There was some very encouraging news in the Pulse of the Profession® report released earlier this year by Project Management Institute. Organizations around the globe significantly reduced the money they waste on their initiatives — by about 20 percent, or $25 million for every $1 billion invested in projects and programs in 2016, compared to the year before.
As a measure of success, the bottom-line is a decent place to start. It’s hard to argue against eliminating waste and redundancy. But cost is only one measure. As organizations focus on efficiency, they can’t lose sight of other definitions of success, from the traditional — scope and schedule — to the most important measure of all: Did a project achieve the desired benefits?
“Champion” organizations, as described by PMI, not only complete 80 percent or more of their projects on time and on budget, they meet the original goals and business intent as well. They have high benefits realization maturity compared to “underperformers” that have success rates of only 33 percent.
So how do champion organizations do it, and what can we learn from them? That’s the purpose of a new offering from PMI called Pulse at Work: Practitioner’s Guide. These guides will serve as companion pieces to the Pulse of the Profession research, bringing practical, applicable value to the data by connecting the findings to the day-to-day work of project management practitioners.
The most recent Pulse at Work guide identifies three key success factors exhibited in champion organizations: 1) project management practitioners are seen as strategic partners within the organization; 2) they connect strategy and action; and 3) they embrace agile approaches.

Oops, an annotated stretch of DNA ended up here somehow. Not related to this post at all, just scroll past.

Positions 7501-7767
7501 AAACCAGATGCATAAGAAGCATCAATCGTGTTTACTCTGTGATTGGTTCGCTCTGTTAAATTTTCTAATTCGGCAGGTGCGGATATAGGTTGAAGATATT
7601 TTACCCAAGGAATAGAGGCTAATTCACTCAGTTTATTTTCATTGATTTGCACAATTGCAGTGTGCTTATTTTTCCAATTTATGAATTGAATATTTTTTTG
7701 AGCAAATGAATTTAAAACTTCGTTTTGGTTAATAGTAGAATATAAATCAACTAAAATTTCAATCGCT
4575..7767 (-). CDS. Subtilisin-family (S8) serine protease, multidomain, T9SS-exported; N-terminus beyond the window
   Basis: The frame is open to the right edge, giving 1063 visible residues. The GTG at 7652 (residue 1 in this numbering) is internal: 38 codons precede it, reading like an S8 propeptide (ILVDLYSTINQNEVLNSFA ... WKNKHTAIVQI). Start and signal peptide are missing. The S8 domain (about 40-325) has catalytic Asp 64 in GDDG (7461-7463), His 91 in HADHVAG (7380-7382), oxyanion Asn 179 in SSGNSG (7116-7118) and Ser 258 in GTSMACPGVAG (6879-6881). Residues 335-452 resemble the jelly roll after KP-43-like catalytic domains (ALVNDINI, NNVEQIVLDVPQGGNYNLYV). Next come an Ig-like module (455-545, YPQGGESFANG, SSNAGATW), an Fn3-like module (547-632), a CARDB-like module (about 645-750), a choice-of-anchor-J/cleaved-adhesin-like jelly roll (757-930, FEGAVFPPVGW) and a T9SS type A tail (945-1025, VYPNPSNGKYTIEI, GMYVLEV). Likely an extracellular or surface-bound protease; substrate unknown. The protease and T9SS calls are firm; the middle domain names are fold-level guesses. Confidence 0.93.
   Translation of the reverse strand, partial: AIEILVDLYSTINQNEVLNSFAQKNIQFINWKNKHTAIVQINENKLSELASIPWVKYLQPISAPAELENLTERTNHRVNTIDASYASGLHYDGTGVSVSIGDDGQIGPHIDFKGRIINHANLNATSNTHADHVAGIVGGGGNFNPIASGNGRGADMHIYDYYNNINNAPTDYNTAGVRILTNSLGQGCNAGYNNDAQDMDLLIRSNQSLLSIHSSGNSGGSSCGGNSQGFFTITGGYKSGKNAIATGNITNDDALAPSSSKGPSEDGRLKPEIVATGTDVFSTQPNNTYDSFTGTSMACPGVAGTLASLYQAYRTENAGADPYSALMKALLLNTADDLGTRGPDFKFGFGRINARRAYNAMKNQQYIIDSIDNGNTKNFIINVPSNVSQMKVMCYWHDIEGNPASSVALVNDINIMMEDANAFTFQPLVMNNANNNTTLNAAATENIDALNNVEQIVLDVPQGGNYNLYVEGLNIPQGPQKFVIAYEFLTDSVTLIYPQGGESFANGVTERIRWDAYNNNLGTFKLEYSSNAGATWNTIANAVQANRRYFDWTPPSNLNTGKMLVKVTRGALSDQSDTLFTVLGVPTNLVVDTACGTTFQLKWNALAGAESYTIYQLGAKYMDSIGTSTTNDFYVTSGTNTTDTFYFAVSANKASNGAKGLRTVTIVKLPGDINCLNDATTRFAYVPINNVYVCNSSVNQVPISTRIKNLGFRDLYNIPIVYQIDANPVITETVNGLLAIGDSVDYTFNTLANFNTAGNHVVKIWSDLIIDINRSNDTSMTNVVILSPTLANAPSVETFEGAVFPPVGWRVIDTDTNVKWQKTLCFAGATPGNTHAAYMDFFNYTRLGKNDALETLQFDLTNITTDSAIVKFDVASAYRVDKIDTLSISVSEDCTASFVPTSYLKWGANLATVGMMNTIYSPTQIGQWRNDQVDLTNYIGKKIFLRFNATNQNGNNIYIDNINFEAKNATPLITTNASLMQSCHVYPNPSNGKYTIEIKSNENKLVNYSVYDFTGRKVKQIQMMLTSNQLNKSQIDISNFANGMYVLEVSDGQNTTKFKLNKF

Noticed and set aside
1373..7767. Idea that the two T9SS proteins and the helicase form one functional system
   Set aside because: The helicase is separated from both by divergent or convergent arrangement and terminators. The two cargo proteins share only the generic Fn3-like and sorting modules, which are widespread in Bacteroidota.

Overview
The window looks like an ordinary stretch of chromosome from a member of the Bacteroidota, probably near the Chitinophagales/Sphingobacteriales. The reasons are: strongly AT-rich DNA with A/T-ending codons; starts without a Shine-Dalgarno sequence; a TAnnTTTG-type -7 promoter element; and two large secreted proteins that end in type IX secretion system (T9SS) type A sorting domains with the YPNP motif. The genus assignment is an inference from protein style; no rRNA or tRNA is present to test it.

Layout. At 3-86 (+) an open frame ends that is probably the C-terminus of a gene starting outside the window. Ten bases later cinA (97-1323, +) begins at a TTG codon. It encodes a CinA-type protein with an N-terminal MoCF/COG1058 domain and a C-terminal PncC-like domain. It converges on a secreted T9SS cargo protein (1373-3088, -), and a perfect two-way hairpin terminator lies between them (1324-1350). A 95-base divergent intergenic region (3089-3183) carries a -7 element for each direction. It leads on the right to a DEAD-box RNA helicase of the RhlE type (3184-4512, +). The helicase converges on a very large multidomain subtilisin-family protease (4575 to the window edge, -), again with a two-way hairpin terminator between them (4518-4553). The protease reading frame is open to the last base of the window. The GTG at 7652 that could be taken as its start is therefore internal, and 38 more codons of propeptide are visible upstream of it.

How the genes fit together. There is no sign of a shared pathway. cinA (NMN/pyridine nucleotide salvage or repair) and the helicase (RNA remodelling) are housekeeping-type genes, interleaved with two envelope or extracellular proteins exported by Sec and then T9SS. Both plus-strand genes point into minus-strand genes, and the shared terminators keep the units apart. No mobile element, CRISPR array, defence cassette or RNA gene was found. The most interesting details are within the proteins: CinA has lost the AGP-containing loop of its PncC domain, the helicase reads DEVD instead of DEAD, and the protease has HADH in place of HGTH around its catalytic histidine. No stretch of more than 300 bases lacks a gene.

And here’s where the Pulse at Work gets to work, diving deeper into the success factors to ask project professionals how they achieve these often elusive aims.
For example, when it comes to connecting strategy to action, benefits realization management is essential. That means creating clear requirements and a vision for your projects, yes. But it also means that “project leaders must look beyond simply technical aspects of the project, and incorporate a more holistic viewpoint of the organization’s strategy and business goals.”
Karen Chovan, PMP, advises her peers to “take a look at the project scope that’s been defined and see where it aligns with other strategies within the organization. By asking a few questions during the initiation phase, you can find out whether the project will contribute to more than one strategy and include those things within the scope and requirements gathering for that project.”
On the subject of embracing agile, the Pulse at Work report notes the 2017 Pulse findings that 71 percent of organizations are now using agile approaches for their projects “sometimes or more often.” Significantly, 55 percent of champion organizations frequently use agile compared to 24 percent of underperformers.
“Using agile approaches, frameworks and thinking enabled us to do far more in the same timeframe and with the same money than was originally expected,” says Lawrence Cooper, PMI-ACP, CPM, PMP. “The importance of putting the customer first, doing only the most valuable things, demonstrating value often, and having highly motivated and engaged teams can’t be overstated. Instead of an IT project to procure and implement a learning management product, it became a business project where we implemented learning management, which has another level of business value.”
Exploring the trend further, one in five projects now incorporates a hybrid approach, applying elements of agile, waterfall or other methods, according to the report. In other words, there isn’t one formula for project success today. Increasingly, successful organizations and their PMOs are supporting blended or customized approaches that best meet each project’s particular needs.
Hearing from our peers about what is (and isn’t) working in the project trenches will always resonate more robustly than data alone. The Pulse at Work guides promise to serve a much-needed role in connecting the research to your real-world challenges. I’m looking forward to learning from and sharing this valuable work.